So far as the case-law cited by OHIM in its response is concerned, the following points should be noted. In its judgment of 20 February 2013 in Caventa v OHIM — Anson’s Herrenhaus (B BERG) (T‑631/11, EU:T:2013:85, paragraph 48), the General Court observed that ‘the perception of signs composed of a real or fictional person’s name and surname [could] vary from country to country within the European Union’ and that ‘it could not be excluded that, in certain Member States, consumers [would remember] the surname better than the first name when they [perceived] marks consisting of a combination of a first name and a surname’. The General Court thus established a principle which was valid in ‘certain’ Member States, not for the whole of the European Union.

48

In addition, in its judgment of 28 June 2012 in Basile and I Marchi Italiani v OHIM — Osra (B. Antonio Basile 1952) (T‑134/09, EU:T:2012:328, paragraph 44), the General Court merely found that ‘Italian consumers [generally attributed] greater distinctiveness to the surname than to the first name in the marks at issue’. In the order of 6 June 2013 in I Marchi Italiani v OHIM (C‑381/12 P, EU:C:2013:371, paragraphs 70 to 73) relied on by OHIM in its response, the Court of Justice merely found that the appellant’s ground of appeal alleging infringement of Article 8(1)(b) of Regulation No 207/2009 concerned questions of fact which, as a general rule, were not subject to review by the Court of Justice on appeal.

49

Concerning the order of 16 May 2013 in Arav v H.Eich and OHIM (C‑379/12 P, EU:C:2013:317), the Court of Justice simply held, in paragraph 44 of that order, that, ‘although it [was] possible that, in a part of the European Union, surnames [had], as a general rule, a more distinctive character than first names, it [was] none the less appropriate to take account of factors specific to the case and, in particular, the fact that the surname concerned [was] unusual or, on the contrary, very common, which [was] likely to have an effect on that distinctive character’. It thus established a principle which was valid in only ‘a part of the European Union’.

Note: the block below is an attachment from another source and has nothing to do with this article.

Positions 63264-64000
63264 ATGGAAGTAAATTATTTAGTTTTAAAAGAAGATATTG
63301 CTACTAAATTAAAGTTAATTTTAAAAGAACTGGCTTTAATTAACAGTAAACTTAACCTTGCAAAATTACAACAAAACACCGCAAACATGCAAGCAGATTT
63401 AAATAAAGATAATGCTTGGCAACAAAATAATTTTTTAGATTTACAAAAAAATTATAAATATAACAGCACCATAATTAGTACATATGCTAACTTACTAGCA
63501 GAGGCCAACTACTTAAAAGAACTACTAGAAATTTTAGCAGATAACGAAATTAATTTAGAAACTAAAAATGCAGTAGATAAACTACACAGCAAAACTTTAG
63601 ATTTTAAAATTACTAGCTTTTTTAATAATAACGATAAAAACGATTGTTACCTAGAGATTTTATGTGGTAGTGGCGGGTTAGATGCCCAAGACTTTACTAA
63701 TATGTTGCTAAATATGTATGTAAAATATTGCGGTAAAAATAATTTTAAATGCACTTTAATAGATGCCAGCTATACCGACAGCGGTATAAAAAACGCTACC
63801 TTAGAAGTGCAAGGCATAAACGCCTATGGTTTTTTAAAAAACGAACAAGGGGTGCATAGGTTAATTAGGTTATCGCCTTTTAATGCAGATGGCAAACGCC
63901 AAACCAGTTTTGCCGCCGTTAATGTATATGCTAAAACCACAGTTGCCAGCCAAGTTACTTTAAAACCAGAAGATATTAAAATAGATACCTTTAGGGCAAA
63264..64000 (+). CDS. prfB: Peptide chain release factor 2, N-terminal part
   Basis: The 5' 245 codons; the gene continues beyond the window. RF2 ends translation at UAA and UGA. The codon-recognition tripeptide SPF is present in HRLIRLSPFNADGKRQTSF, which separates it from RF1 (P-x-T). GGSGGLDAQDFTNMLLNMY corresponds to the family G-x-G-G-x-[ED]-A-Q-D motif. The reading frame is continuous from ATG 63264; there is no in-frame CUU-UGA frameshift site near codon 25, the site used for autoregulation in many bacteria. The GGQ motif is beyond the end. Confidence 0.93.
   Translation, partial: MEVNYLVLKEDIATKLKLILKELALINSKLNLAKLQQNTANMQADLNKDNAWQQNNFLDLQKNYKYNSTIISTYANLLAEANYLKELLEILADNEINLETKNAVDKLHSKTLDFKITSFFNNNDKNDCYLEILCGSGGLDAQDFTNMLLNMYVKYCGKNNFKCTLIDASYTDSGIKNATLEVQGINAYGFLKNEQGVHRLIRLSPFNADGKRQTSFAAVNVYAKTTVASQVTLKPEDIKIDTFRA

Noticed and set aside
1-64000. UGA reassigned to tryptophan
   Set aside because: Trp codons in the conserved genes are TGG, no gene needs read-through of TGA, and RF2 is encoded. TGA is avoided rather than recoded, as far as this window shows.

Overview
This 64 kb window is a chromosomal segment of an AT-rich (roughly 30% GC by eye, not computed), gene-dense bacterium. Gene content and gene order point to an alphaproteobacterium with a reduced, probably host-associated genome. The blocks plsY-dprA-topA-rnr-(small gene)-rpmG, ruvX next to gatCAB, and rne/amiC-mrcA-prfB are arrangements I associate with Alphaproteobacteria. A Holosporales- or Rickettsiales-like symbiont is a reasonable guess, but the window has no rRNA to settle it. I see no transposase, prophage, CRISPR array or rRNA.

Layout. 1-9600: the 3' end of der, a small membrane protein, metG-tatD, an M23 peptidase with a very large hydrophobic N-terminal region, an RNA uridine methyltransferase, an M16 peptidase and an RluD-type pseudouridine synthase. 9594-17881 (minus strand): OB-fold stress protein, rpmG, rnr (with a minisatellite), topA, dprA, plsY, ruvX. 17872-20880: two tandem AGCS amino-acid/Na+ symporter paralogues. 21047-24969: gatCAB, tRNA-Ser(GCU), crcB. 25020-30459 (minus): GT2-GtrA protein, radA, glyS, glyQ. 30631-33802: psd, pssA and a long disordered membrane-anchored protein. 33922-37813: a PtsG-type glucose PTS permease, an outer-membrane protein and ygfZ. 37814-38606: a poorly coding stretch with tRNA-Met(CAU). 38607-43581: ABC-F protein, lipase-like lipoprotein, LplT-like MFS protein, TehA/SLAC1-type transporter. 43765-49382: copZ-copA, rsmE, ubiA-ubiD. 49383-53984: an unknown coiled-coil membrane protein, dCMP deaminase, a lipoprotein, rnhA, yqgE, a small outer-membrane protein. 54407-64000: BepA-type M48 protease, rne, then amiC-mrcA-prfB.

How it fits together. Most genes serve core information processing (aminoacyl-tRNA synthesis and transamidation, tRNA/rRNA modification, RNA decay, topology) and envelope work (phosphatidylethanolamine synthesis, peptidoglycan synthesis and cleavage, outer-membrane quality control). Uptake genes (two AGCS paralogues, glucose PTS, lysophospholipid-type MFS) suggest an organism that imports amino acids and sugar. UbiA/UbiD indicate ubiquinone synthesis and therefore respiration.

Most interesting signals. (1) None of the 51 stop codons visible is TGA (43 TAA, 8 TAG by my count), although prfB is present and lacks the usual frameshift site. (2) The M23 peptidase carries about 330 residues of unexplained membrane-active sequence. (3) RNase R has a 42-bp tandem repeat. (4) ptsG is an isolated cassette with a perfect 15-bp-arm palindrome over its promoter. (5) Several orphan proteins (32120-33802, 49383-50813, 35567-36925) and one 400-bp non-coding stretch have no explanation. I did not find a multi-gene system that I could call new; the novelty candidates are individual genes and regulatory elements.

50

Other judgments, such as the judgments of 14 April 2011 in TTNB v OHIM — March Juan (Tila March) (T‑433/09, EU:T:2011:184, paragraphs 7, 12 and 30), 27 September 2012 in El Corte Inglés v OHIM — Pucci International (PUCCI) (T‑39/10, EU:T:2012:502, paragraphs 53 and 54), and 8 March 2013 in Mayer Naman v OHIM — Daniel e Mayer (David Mayer) (T‑498/10, EU:T:2013:117, paragraphs 7 and 111), concern only the Spanish or Italian public’s perception.

51

The Board of Appeal was therefore wrong to find in paragraph 33 of the contested decision that, ‘according to case-law’, surnames were more distinctive than first names. It must also be held that neither the Board of Appeal nor OHIM, in its response and in its answers to the questions put to it by the General Court in that regard at the hearing, has adduced specific evidence concerning the perception of the public in all the Member States permitting wider application of the rule — which, in the case-law of both the Court of Justice and the General Court, has been accepted for only a part of the European Union — that surnames are, in principle, more distinctive than first names.

52

In the absence of any specific evidence provided by OHIM relating to the perception of the public throughout the European Union, it is not appropriate to extend the case-law pursuant to which, in certain Member States, surnames have, as a general rule, a more distinctive character than first names so that it applies to the whole of the European Union.

53

In view of the fact that, for at least a part of the European Union, it is not established that surnames have, in principle, a more distinctive character than first names, and in view of the fact that the majority of the public located outside Italy will not perceive either of the names Giovanni and Galli as common or rare, there are no grounds for ascribing greater distinctiveness to the element ‘galli’ of the mark applied for than to the element ‘giovanni’ from the point of view of the whole of the relevant public. The Board of Appeal was therefore wrong to ascribe greater distinctiveness to the element ‘galli’ than to the element ‘giovanni’ for the whole of the relevant public.

54

It is true that a part of the relevant public — namely, the part of that public which knows that the element ‘giovanni’ is a common Italian first name and that the element ‘galli’ of that mark is a rare Italian surname or which generally ascribes greater distinctiveness to surnames than to first names — will ascribe greater distinctiveness to the element ‘galli’ of the mark applied for than to the element ‘giovanni’. However, it should be held that, for the other part of the relevant public, the inherent distinctiveness of the elements ‘giovanni’ and ‘galli’ is identical, and corresponds to an average distinctiveness.

 

On those grounds,

THE GENERAL COURT (Fifth Chamber)

hereby:

 

1.

Dismisses the action;

 

2.

Orders Giovanni Cosmetics, Inc. to pay the costs.

 

Dittrich

Schwarcz

Tomljenović

Delivered in open court in Luxembourg on 3 June 2015.

[Signatures]


( *1 ) Language of the case: English.

( 1 ) Only the paragraphs of the present judgment which the Court considers it appropriate to publish are reproduced here.